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Huge ‘Bennachie-shaped’ waste plant approved for former Inverurie paper mill site

Developers say the new plant has been designed to resemble Bennachie

A huge “Bennachie-shaped” energy from waste plant will be built outside Inverurie, securing Aberdeenshire’s place at the forefront of the green energy revolution.

Developers say the “world class” facility, which was approved by the council today, will mean the area is “recognised as a visionary leader” in the sector.

The plant will be built on the site of the former Inverurie paper mill at Kirkwood Commercial Park, just off the A96 Aberdeen to Inverness road.

It will create 300 jobs during the construction phase and 40 permanent positions when it is processing 240,000 tonnes of waste every year.

Agile Energy says it will contribute £1 million to the local authority in business rates annually, while the construction and commissioning phase will boost the region by an estimated £20m.

The firm’s boss, Alf Robertson, told councillors much more investment could follow in the future as the plant forms the first phase of a planned Thainstone Energy Park development.

But the decision to rubber-stamp the proposal came despite some local objections.

The site was previously occupied by this Thomas Tait Paper Mill, pictured here when it was thriving in 1981

How will plant work?

Waste will be brought to the site east of the River Don from businesses across Aberdeen, Aberdeenshire and Moray.

Electricity generated during the incineration will be exported to the national grid, helping to decrease reliance on fossil fuels.

The massive plant will feature 27 different components, with a maximum height of 230ft for the plume.

The tallest building, housing the incinerator and machinery, will reach 164ft.

Agile Energy has designed that structure to resemble the outline a very famous neighbour.

Papers lodged with the council state: “An approach taken by the architect in forming the building design was for its profile to mimic the distinctive profile of Bennachie.”

‘Platform for the future’

Mr Robertson, a former director with several energy firms, described himself as a “life-long Aberdeenshire resident, and a responsible and ethical developer” as he addressed the councillors.

He said: “This facility will be world class, resulting in Aberdeenshire being recognised as visionary leader.

“This will replace landfill with a carbon-neutral facility more efficient than others like it in the UK.

“It will be a platform for the future and other investment will come in time.”

A before and after impression of how the plant will look from Port Elphinstone

The Agile Energy leader said the site will complement the Ness energy from waste plant being built in Aberdeen by processing commercial rubbish that it won’t have the capacity to handle.

There are also plans to base a community visitor centre there, to help children to learn about the site’s history and how the technology works.

Local objections

Port Elphinstone man Ronald Parr has worked as a scientist in the energy industry for 30 years and urged councillors to knock back the scheme.

He said: “This will emit substantial greenhouse gases rather than capturing them and storing them.

“The plant will lose 70% of its heat energy, which is highly inefficient.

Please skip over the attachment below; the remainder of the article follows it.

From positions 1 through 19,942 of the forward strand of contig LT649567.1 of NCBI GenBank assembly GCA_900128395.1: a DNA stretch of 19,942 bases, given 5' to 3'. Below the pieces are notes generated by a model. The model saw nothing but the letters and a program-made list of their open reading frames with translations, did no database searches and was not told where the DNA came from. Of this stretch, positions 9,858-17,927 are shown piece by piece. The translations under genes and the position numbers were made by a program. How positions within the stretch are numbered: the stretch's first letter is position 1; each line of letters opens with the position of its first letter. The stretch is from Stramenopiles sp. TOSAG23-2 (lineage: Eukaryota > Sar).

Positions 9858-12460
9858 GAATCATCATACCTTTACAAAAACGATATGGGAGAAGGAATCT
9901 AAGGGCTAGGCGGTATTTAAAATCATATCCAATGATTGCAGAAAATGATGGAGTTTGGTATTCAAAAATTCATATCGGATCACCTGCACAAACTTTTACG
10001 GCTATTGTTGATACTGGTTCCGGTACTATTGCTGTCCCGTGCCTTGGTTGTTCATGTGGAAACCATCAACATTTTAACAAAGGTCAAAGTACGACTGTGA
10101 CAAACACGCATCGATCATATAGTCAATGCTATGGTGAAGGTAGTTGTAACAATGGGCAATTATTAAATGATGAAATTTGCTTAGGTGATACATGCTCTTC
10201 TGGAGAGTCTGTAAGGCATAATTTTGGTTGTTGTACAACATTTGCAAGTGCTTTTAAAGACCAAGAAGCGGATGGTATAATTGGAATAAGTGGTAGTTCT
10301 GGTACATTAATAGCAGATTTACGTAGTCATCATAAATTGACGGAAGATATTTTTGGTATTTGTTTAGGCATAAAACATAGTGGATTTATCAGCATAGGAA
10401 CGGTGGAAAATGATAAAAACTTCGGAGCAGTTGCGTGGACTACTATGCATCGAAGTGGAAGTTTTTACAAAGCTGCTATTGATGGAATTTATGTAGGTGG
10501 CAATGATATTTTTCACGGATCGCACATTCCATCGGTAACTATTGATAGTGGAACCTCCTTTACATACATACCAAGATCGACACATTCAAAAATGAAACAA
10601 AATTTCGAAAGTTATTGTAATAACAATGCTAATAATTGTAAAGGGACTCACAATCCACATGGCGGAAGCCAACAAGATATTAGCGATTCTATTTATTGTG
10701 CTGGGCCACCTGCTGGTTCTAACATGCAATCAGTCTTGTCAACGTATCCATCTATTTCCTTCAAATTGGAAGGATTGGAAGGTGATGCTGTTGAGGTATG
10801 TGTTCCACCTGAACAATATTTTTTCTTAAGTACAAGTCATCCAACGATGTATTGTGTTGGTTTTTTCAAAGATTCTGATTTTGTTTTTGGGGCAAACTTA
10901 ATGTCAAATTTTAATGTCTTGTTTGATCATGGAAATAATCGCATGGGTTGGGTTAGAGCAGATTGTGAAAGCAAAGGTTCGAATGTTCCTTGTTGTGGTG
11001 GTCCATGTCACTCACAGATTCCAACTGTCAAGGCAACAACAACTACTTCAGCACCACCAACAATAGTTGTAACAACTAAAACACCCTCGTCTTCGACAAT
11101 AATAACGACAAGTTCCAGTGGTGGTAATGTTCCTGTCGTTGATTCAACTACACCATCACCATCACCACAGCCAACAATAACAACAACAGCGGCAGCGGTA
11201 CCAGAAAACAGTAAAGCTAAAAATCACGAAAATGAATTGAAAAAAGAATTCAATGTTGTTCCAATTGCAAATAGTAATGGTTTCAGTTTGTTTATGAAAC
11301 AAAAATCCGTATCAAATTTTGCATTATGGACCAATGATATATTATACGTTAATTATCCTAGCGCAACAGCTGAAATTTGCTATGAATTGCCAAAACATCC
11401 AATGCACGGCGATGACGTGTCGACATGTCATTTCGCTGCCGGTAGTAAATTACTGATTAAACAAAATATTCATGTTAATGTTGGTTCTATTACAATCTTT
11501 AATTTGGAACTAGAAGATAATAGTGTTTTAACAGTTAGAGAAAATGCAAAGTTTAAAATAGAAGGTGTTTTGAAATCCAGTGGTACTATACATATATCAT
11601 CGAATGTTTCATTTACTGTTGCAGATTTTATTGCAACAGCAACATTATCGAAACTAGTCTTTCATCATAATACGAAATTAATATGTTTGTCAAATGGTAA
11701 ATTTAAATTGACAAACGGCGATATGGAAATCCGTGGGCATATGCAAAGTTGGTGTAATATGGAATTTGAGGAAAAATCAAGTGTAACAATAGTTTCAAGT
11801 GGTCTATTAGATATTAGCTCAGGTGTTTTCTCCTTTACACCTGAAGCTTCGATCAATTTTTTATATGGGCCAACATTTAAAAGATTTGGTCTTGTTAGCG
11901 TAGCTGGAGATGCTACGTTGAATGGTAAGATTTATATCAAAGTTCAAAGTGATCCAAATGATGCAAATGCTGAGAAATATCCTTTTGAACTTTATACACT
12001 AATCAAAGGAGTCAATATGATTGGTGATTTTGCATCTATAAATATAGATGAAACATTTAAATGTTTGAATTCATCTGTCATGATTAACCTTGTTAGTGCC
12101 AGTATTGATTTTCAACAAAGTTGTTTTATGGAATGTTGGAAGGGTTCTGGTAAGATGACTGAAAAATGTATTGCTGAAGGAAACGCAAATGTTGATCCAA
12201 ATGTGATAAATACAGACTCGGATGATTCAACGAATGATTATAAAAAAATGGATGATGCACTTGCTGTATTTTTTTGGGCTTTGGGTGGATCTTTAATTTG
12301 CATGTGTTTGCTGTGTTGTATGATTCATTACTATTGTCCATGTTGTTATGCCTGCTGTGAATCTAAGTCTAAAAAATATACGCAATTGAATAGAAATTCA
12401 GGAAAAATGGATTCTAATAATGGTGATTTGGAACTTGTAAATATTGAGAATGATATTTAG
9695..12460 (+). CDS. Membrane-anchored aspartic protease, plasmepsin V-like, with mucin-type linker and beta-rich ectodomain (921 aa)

“And the applicant expects my community to be encumbered by hundreds of HGVs for this plant.”

Mid Formartine councillor Paul Johnston echoed those concerns, as he pleaded with his fellow members to vote against the plans.

East Garioch representative Martin Ford praised Agile Energy for the “imaginative” idea to “echo a well-loved local landscape feature” in the design.

But he sided with Mr Johnston, saying he felt many of the suggested benefits were “potential things that might not happen”.

The site as seen from Kinkell Church, in this before and after image.

Mr Robertson argued that ultimately the development would aim to have carbon capture capabilities, and insisted ways of making use of the heat energy are being considered already.

He also explained that lorries visiting the site would not adversely impact pollution levels as they currently have to visit Peterhead to take waste to landfill.

‘Tremendous opportunity’

Mid Formartine councillor Jim Gifford said his fellow members should take a leap of faith and embrace the plans.

Mr Gifford said: “The site was looking pretty tired when I was last down there, and this is a tremendous opportunity.

“We spend half our lives in the north-east talking about energy transition and new emerging technology.”

Eventually councillors decided to endorse the major application by 41 votes to 21, with two members abstaining.

Speaking after the decision, Mr Robertson said: “The approval of our planning application allows us to proceed with the first phase of our vision to develop Thainstone Energy Park, a world-leading, low carbon energy development.

“Today’s decision also provides a great opportunity to utilise proven leading edge technology, create new business and employment opportunities and collaborate with our partners to expand the reach and benefit that the facility will deliver to the community in Aberdeenshire.

“We are sure that this energy recovery facility will play an important role in helping to address the Scottish Government’s forthcoming ban on the landfilling of biodegradable waste.”

The Inverurie paper mill was a major part of the town for more than 150 years before it closed in 2009.

The triumph and tragedy behind Thomas Tait’s involvement with Inverurie paper mill